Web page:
Allele-level HLA matching for umbilical cord blood transplantation for non-malignant diseases in children: a retrospective analysis.



The standard for selecting unrelated umbilical cord blood units for transplantation for non-malignant diseases relies on antigen-level (lower resolution) HLA typing for HLA-A and HLA-B, and allele-level for HLA-DRB1. We aimed to study the effects of allele-level matching at a higher resolution-HLA-A, HLA-B, HLA-C, and HLA-DRB1, which is the standard used for adult unrelated volunteer donor transplantation for non-malignant diseases-for umbilical cord blood transplantation.


We retrospectively studied 1199 paediatric donor-recipient pairs with allele-level HLA matching who received a single unit umbilical cord blood transplantation for non-malignant diseases reported to the Center for International Blood and Marrow Transplant Research or Eurocord and European Group for Blood and Marrow Transplant. Transplantations occurred between Jan 1, 2000, and Dec 31, 2012. The primary outcome was overall survival. The effect of HLA matching on survival was studied using a Cox regression model.


Compared with HLA-matched transplantations, mortality was higher with transplantations mismatched at two (hazard ratio [HR] 1·55, 95% CI 1·08-2·21, p=0·018), three (2·04, 1·44-2·89, p=0·0001), and four or more alleles (3·15, 2·16-4·58, p<0·0001). There were no significant differences in mortality between transplantations that were matched and mismatched at one allele (HR 1·18, 95% CI 0·80-1·72, p=0·39). Other factors associated with higher mortality included recipient cytomegalovirus seropositivity (HR 1·40, 95% CI 1·13-1·74, p=0·0020), reduced intensity compared with myeloablative conditioning regimens (HR 1·36, 1·10-1·68, p=0·0041), transplantation of units with total nucleated cell dose of more than 21 × 107 cells per kg compared with 21 × 107 cells per kg or less (HR 1·47, 1·11-1·95, p=0·0076), and transplantations done in 2000-05 compared with those done in 2006-12 (HR 1·64, 1·31-2·04, p<0·0001). The 5-year overall survival adjusted for recipient cytomegalovirus serostatus, conditioning regimen intensity, total nucleated cell dose, and transplantation period was 79% (95% CI 74-85) after HLA matched, 76% (71-81) after one allele mismatched, 70% (65-75) after two alleles mismatched, 62% (57-68) after three alleles mismatched, and 49% (41-57) after four or more alleles mismatched transplantations. Graft failure was the predominant cause of mortality.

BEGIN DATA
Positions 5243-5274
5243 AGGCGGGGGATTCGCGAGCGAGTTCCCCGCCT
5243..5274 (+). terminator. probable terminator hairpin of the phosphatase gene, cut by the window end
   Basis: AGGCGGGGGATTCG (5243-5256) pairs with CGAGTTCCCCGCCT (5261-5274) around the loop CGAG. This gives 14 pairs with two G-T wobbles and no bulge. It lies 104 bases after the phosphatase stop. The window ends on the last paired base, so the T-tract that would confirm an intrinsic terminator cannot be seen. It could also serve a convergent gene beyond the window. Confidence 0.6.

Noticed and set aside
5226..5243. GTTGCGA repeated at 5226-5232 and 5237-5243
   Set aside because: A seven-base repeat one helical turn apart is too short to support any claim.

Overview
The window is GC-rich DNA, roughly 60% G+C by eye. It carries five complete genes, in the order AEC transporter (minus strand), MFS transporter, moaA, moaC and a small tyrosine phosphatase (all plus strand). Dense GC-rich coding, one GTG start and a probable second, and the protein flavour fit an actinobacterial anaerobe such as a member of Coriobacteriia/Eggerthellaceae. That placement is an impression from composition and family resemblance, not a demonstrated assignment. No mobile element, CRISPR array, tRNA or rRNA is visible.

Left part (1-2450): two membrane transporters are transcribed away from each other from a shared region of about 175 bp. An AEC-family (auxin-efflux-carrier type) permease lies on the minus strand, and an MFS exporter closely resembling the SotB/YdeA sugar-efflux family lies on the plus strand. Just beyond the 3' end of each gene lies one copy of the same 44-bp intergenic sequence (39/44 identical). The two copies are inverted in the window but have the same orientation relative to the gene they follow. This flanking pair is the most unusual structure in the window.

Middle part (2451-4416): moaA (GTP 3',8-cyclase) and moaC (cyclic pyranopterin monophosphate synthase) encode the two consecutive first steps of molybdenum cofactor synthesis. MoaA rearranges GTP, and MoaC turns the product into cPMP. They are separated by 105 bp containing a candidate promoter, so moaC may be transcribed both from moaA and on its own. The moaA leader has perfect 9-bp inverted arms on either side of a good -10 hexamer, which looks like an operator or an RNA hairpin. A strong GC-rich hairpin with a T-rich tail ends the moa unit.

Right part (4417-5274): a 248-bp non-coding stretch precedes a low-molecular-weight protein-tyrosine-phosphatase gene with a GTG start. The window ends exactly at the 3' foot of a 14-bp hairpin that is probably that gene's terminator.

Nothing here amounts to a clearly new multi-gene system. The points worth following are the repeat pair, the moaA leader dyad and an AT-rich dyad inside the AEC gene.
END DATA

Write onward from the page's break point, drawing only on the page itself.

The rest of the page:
These data support a change from current practice in that selection of unrelated umbilical cord blood units for transplantation for non-malignant diseases should consider allele-level HLA matching at HLA-A, HLA-B, HLA-C, and HLA-DRB1.


National Cancer Institute; National Heart, Lung, and Blood Institute; National Institute for Allergy and Infectious Diseases; US Department of Health and Human Services-Health Resources and Services Administration; and US Department of Navy.





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Publication Info